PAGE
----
I could help.”
“Because we’re such good friends?”
“Because what I want from you is more than one night.”
Oh, God. Her knees threatened to give way and she pressed harder into the counter so she wouldn’t melt to the floor. The intensity in his dark eyes shook her to her core.
“I need to be in West Virginia for a week.”
Jenny blinked. Wait. What? Did he just call her a virgin?
West Virginia. He’d mentioned West Virginia. Payback for acting the part of her fake fiancé at the reunion.
“It’s more than you asked of me, and I’d like to pay you.”
“Like I’m a hooker?” she blurted.
“No,” he answered immediately. “There would be no . . . expectations. But thanks to the wonders of social media, my family now assumes I’ll have a fiancée accompanying me to the wedding.”
“You could find a willing date.”
“I want you.”
Those three words were like a blade across her heart. “Why?” she asked.
“I need whoever is with me to understand that the relationship is completely fake.”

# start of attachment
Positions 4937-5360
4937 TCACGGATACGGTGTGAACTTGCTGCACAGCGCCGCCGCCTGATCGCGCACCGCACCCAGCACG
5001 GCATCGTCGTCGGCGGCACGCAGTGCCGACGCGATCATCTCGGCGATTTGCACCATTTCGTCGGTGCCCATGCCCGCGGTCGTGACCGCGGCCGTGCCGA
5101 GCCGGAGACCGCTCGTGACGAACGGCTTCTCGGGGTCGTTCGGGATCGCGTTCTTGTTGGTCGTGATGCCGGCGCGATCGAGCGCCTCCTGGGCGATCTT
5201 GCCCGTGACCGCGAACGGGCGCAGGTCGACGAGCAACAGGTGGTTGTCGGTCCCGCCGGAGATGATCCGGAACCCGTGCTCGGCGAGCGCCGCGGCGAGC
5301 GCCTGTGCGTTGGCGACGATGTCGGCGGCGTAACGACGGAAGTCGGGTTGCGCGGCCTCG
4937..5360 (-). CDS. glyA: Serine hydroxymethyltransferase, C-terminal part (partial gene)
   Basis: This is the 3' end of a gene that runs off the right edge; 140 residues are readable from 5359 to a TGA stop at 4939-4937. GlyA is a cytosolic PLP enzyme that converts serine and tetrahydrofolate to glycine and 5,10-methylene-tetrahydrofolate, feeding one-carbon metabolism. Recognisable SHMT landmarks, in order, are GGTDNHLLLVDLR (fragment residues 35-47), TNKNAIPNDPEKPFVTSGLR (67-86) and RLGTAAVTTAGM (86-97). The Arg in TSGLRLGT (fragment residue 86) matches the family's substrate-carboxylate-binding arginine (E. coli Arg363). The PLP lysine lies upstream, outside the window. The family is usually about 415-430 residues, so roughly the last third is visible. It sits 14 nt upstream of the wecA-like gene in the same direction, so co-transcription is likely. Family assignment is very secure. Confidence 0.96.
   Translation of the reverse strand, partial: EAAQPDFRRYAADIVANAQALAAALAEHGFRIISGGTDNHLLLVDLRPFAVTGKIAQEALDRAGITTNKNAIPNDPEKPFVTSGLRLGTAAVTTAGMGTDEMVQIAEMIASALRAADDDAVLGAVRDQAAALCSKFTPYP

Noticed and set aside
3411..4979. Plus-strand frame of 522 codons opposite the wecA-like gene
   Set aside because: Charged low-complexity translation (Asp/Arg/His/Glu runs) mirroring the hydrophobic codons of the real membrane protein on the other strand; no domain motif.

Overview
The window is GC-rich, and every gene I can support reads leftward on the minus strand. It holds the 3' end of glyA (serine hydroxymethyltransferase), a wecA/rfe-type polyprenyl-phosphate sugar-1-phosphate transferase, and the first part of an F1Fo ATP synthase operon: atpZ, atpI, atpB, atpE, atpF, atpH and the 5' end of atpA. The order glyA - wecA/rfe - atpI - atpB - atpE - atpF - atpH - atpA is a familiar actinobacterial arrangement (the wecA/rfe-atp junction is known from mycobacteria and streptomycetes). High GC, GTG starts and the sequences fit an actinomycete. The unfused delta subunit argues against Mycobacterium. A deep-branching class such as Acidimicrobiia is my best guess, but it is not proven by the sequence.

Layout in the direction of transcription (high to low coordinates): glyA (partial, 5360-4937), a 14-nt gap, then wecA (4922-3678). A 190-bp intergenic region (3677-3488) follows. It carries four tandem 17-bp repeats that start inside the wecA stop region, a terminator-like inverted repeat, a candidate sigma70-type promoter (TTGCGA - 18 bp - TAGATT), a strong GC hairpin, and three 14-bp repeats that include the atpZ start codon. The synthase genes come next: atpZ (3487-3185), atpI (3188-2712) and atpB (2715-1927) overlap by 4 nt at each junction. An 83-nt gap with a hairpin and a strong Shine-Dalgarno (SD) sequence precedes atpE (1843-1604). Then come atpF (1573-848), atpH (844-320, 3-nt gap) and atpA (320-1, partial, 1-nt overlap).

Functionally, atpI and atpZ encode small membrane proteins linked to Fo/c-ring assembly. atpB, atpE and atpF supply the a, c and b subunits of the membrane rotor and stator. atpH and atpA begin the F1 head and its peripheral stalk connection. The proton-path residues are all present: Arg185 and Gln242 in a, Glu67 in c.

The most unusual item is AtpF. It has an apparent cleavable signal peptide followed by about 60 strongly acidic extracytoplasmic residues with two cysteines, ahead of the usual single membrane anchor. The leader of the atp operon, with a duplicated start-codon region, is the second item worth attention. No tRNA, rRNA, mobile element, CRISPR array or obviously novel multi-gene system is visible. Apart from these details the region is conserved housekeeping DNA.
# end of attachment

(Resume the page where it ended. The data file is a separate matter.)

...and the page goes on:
“Are you afraid another woman might want to keep the ring for real?”
“There are benefits to marrying a man like me.”
Jenny could think of a few. The way he kissed, how patient he was with her son . . .
“My bank account to be precise,” he said casually.
“There’s more to you than your money.”
He didn’t answer but the way he studied her made her mouth go dry.
“I can’t go with you, Owen.”
“I’ll pay you twenty grand for the week.”
“Are you effing crazy?” The words were out of her mouth before she even realized she’d spoken. She moved to the table, gripping the back of a chair. “Take that back. You don’t mean it.”
“I do,” he said. “If the money feels too crass, keep the ring at the end of the week. It should fetch even more at any jeweler’s.”
“You told me the ring was on loan.”
“It was for that night. Now I own it.”
“I won’t take your money and—”
“She’ll settle for the ring.”
Jenny whirled at the sound of Cooper’s voice. Her son stood in the doorway, fists clenched at his sides, staring at Owen.